There a belief about Haskell that keeps popping up in chat rooms and mailing lists — one that I’ve been puzzling over for a while. One expression of the belief is “everything is a function” in Haskell.
Of course, there are all of these non-functions that need to be accounted for, including integers, booleans, tuples, and lists. What about them? A recurring answer is that such things are “functions of no arguments” or functions of a one-element type or “constant functions”.
I wonder about how beliefs form, spread, and solidify, and so I asked around about how people came to this notion and how they managed to hold onto it. I had a few conjectures in mind, which I kept to myself to avoid biasing people’s responses. Of the responses I got, some were as I’d imagined, and some were quite surprising to me, revealing some of my blind spots about others’ thinking and about conversation dynamics.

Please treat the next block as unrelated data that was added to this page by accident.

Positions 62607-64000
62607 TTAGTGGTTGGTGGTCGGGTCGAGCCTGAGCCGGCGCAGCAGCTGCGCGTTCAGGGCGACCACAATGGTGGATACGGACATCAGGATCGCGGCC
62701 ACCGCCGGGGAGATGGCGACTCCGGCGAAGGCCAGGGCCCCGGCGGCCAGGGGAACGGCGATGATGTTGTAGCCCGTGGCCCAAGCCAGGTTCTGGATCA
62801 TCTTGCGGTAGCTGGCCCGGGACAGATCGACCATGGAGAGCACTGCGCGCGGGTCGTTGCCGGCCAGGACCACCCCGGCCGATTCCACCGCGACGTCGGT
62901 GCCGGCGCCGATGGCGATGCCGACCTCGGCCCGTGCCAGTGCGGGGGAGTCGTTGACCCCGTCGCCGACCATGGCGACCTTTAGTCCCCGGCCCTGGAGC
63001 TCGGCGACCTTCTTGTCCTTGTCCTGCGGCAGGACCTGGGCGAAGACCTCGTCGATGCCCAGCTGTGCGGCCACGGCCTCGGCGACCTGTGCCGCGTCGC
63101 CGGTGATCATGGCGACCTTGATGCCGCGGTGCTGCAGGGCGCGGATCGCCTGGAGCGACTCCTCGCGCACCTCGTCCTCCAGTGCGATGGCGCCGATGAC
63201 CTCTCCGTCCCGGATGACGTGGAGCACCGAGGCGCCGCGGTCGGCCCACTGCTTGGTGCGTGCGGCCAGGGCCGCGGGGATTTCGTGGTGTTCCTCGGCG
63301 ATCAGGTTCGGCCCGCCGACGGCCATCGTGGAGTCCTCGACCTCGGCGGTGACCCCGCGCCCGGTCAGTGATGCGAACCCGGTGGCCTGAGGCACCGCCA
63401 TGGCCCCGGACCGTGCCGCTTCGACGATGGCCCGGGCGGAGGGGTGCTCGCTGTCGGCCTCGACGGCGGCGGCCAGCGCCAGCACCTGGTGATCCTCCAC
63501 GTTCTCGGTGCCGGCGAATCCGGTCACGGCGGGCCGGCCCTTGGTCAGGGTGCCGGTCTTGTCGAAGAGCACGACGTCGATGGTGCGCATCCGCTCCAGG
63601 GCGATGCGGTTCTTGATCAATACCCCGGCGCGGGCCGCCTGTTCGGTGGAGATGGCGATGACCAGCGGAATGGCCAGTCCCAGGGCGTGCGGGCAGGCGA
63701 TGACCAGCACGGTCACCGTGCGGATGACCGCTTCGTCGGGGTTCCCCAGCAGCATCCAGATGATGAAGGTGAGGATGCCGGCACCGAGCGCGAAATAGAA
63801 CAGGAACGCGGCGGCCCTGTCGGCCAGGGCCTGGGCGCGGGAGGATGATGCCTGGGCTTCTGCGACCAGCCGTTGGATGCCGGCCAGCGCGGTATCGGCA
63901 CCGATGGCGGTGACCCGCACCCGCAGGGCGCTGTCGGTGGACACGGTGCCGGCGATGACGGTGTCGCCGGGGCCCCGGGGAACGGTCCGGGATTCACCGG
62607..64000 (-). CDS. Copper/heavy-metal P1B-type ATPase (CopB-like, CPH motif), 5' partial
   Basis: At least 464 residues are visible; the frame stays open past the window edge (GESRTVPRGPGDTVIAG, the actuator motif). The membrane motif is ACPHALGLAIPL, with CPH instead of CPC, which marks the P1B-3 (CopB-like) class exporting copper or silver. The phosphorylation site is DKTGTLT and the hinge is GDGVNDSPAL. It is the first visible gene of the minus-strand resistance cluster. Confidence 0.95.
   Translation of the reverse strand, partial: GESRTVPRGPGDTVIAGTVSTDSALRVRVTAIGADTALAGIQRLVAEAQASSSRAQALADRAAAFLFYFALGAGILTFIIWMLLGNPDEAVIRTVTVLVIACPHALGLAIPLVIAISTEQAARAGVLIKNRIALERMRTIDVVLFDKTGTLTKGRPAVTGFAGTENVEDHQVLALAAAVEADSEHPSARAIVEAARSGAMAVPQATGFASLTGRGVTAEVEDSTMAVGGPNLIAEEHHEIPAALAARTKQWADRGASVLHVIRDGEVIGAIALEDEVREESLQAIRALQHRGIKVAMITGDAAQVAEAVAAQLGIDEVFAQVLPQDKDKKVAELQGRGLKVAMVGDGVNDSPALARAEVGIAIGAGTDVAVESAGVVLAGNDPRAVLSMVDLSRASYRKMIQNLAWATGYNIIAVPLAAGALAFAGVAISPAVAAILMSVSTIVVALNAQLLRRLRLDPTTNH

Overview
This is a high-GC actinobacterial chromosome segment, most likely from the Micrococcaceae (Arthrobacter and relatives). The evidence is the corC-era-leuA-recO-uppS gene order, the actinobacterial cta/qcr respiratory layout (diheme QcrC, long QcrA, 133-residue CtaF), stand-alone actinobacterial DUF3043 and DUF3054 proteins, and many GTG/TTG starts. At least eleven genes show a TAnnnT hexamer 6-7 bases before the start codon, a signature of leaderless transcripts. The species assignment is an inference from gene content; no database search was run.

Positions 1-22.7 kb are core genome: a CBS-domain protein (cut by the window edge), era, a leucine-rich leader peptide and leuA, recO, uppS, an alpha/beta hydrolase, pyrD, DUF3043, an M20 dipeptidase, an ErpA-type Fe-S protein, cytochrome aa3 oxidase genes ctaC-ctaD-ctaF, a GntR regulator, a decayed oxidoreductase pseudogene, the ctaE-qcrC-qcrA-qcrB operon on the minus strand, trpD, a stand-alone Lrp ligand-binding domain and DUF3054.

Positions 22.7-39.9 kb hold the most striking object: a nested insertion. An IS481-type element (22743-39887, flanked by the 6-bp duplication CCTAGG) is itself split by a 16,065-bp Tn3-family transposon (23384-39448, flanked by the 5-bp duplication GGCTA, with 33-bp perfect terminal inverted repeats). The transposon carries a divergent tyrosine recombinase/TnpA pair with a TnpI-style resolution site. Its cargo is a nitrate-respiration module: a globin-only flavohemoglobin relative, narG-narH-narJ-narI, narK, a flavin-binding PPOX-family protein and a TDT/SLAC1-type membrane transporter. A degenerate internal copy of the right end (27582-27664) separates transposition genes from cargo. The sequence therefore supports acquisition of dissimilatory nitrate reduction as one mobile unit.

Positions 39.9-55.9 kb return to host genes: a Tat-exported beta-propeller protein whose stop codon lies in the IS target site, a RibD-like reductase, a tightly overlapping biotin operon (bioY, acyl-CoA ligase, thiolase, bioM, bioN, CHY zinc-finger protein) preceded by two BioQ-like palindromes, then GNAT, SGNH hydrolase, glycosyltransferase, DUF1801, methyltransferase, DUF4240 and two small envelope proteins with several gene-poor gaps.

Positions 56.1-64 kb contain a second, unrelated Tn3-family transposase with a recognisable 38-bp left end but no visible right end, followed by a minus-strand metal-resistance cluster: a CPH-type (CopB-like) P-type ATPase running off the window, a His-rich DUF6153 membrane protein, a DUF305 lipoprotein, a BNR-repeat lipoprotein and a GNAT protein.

My thanks to the many Haskellers, especially newbies, who took the time to help me understand their thought processes. If you’re interested and in a patient mood, you can see the unedited responses on a Haskell reddit thread and on a #haskell IRC log. There were also a few responses on Twitter.
- 2009-08-04: Added “simplify”: “Would making everything a function really simplify the formal system that is Haskell programming?”. Thanks, SLi.
- 2009-08-04: Focus on “constant function” story for “It makes things simpler”. I realized that I hadn’t said what I intended there. Thanks, Jonathan Cast.
- 2011-03-04: Remarks on mutability & dynamic typing, under “Operational thinking”